The Raw Chef TV | Raw food pumpkin pie recipe

Fresh food; better nutrition; improved health, more energy, and weight loss; easy kitchen clean-up; lower environmental impact—all are positive aspects of a raw food diet. But you may hesitate to try it because of the perceived disadvantages—unfamiliar techniques; special equipment; unusual ingredients; long preparation times and the need to plan ahead; and elaborate raw food recipes. Even worse is the fear of being limited to nothing but boring salads and cold meals.
Fear no more. Raw food can be quick, fun, and easy, and you don’t need to be 100% raw to benefit from a raw food diet.
If you’re interested in following a raw food diet or if you already do and want to increase your skills and repertoire of raw food recipes, Russell James, aka The Raw Chef, can help. He offers a wide range of raw food recipes for breakfast, lunch, dinner, beverages, desserts and more. Many are quick and easy to prepare, while others are showstoppers. Some need special equipment, but many others do not. His demonstrations of such specialized equipment can help you decide if and what to purchase. Through videos and step-by-step instructions lightened with humor, Russell also teaches the techniques you need, from basics such as knife skills to garnishing your dishes so that they are as beautiful as they are delicious.
In this video, Russell James creates a festive dessert that’s a cross between a pumpkin pie and a cheesecake. You will need a fluted tart pan with a removable bottom, lined with parchment paper.
To make the crust, combine the following in a food processor: pecans (preferably soaked and dehydrated, as they are easier to digest), coconut sugar, coconut flour, oat flour, coconut oil, roughly chopped dried apricots, and roughly chopped sultanas or other raisins. Almond flour or additional coconut flour may be substituted for the oat flour. Process until sticky. Scatter the crust evenly in the pan and press until even, using your hands or the removable base from a second pan.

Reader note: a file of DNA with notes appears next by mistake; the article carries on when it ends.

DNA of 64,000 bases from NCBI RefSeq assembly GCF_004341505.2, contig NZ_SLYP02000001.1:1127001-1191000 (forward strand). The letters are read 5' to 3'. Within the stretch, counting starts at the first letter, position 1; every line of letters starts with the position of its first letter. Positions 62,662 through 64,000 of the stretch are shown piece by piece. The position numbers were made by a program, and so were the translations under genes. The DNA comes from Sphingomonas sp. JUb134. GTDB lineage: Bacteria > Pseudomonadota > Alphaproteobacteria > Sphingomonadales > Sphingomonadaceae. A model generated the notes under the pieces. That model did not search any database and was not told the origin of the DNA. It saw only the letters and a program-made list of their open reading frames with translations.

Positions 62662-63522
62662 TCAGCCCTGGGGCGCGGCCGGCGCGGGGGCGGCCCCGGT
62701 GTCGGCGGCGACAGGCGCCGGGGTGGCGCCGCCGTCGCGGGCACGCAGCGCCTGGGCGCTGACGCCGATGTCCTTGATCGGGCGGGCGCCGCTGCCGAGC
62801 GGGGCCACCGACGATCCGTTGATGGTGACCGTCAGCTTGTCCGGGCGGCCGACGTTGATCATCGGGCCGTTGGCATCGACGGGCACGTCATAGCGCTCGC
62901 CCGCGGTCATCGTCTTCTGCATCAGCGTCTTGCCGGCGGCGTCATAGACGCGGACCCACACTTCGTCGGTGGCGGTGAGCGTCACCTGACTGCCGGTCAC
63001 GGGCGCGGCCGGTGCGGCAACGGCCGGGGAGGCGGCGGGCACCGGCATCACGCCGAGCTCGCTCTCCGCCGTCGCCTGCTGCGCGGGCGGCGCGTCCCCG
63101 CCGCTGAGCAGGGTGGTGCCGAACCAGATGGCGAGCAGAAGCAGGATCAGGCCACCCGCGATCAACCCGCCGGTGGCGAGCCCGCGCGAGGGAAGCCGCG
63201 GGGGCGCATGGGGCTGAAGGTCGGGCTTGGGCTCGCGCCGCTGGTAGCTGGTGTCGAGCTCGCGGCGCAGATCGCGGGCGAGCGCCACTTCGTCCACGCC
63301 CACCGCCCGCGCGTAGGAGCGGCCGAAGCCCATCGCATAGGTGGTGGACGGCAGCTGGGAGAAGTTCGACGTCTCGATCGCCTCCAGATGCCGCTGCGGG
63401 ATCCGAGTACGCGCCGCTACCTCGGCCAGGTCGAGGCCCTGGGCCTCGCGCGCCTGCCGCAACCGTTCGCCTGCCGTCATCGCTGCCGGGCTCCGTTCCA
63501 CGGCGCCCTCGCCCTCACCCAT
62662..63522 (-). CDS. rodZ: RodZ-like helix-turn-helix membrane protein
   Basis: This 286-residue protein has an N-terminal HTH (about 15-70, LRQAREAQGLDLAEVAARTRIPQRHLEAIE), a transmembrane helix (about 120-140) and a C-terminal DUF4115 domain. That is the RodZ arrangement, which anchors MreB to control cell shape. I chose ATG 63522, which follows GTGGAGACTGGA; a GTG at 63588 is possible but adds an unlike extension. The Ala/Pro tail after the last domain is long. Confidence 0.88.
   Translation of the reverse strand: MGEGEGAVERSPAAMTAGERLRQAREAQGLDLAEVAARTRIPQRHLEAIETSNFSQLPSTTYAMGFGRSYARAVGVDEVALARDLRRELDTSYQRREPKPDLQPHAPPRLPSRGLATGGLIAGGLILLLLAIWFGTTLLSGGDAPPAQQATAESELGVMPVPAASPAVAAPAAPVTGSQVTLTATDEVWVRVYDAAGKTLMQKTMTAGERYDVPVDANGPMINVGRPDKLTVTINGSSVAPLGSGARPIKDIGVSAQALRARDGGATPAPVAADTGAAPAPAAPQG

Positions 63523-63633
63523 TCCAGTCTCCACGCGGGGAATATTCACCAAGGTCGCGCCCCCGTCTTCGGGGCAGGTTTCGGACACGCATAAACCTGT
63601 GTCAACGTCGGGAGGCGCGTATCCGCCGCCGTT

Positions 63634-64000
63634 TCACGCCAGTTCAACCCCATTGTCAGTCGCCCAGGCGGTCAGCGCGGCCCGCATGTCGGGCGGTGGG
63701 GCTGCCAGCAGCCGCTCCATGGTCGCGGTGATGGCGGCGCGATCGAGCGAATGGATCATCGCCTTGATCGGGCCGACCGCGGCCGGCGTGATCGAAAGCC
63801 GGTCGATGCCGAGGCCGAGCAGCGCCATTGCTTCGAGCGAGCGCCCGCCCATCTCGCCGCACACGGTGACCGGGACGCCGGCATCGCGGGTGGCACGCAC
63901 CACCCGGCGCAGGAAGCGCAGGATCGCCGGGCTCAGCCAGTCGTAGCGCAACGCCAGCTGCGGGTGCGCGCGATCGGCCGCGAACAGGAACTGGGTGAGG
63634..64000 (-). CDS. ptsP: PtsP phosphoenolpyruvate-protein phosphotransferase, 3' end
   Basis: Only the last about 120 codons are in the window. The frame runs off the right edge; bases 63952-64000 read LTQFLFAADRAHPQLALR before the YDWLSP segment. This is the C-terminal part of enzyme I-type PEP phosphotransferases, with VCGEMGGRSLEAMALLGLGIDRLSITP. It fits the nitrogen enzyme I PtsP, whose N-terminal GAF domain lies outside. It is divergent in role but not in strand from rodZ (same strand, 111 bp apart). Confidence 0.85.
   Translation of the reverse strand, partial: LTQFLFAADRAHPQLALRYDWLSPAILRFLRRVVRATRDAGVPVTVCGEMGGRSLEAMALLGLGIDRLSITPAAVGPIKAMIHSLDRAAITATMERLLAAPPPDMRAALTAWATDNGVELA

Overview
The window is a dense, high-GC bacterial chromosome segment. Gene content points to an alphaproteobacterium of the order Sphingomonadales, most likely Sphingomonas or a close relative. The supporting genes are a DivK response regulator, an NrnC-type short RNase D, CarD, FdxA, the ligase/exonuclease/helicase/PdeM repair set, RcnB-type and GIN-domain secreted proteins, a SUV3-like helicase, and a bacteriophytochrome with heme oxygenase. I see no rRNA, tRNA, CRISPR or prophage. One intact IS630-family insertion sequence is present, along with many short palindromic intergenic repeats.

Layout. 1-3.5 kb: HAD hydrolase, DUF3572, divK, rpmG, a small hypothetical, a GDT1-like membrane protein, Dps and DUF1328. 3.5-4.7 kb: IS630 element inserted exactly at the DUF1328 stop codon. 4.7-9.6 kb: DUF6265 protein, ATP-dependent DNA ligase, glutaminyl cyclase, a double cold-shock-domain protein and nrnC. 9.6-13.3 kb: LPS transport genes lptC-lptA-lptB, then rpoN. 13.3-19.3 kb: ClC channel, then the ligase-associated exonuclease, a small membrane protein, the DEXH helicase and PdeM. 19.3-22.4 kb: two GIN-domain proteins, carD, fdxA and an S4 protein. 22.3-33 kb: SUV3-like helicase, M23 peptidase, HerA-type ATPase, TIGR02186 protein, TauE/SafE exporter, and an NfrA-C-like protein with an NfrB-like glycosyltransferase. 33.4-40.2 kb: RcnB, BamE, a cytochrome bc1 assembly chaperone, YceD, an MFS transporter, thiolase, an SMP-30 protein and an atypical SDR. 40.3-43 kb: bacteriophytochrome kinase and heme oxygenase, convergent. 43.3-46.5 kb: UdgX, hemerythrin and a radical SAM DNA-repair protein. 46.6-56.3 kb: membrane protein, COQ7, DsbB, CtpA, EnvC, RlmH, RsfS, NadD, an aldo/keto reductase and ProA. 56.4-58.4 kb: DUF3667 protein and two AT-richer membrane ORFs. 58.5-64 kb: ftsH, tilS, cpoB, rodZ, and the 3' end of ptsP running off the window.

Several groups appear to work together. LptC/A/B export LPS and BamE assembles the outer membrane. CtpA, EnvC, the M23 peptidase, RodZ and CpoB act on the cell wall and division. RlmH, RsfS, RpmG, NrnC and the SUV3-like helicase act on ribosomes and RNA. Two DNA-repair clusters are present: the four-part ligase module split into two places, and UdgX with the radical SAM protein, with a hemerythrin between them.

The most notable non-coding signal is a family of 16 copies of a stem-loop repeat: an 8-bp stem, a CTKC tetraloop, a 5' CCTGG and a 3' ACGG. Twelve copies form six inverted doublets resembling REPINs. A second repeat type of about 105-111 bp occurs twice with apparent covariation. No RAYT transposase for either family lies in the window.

To make the filling, combine the following in a blender: chopped pumpkin, carrot juice, sweetener of choice (such as honey or coconut nectar), GMO-free soy lecithin or sunflower lecithin to aid emulsification, seeds from one vanilla pod, salt, lemon juice, spice (mixed spice, allspice, or pumpkin pie spice), coconut butter, and cashews. Coconut oil may be substituted for the coconut butter if necessary, but coconut butter will give a better result. Blend until smooth. The filling will be liquid at first, but it will set up because of the coconut butter. Pour the filling onto the base, tap the pan on the counter to release air bubbles, and put the cheesecake into the refrigerator to set. Decorate the finished cheesecake with allspice or nutmeg. Serve with raw vegan ice cream, using two spoons to shape the ice cream into quenelles.
Born in the south of England, Russell spent most of his teens and early to mid-20s working in fast food restaurants, as a manager in a supermarket and as a driving instructor.
It wasn’t until age 28 in 2004 when he was in Koh Samui, Thailand, doing a fast to clear up the skin problem that had developed during his time at the fast food restaurant that he discovered raw food.
He quickly got excited about the vibrancy and creativity of raw foods and the health benefits they bring. Spurred on by the fact that he’d never heard of raw food and with a desire to bring it into mainstream awareness in a way that is fun and modern, he set about following his passion, at first as a hobby.
When he posted pictures of his food on his blog, people started to notice and comment on how great his food looked. Russell discovered techniques and a natural ability to create beautiful raw recipes from widely available ingredients and started teaching people in his local area. News spread and Russell soon found himself teaching people from all over the UK and even people from other countries in Europe and the US.
It quickly became clear to Russell that his passion was to bring raw foods to anyone who was excited about it and needed the technical knowledge to make it work. He shows you that far from feeling restricted on a raw food diet, you have an abundance of options.
The Times has hailed Russell as the United Kingdom’s leading raw chef, and others have acknowledged his passion and skills:
“Russell James is a true professional; talented and creative, and a pleasure to work with. I particularly admire his dedication to raw food cuisine, and his unwavering interest in its forward movement.”—Matthew Kenney
“I was very impressed with Russell James’ raw and living foods cuisine. He’s a pleasure to work with and a rising culinary star.”—David Wolfe
Russell James has now taught thousands of people about the abundance of options in a raw food diet through his blog, videos, online courses, and eBooks. For more raw food recipes, including a free eBook with his top ten recipes, visit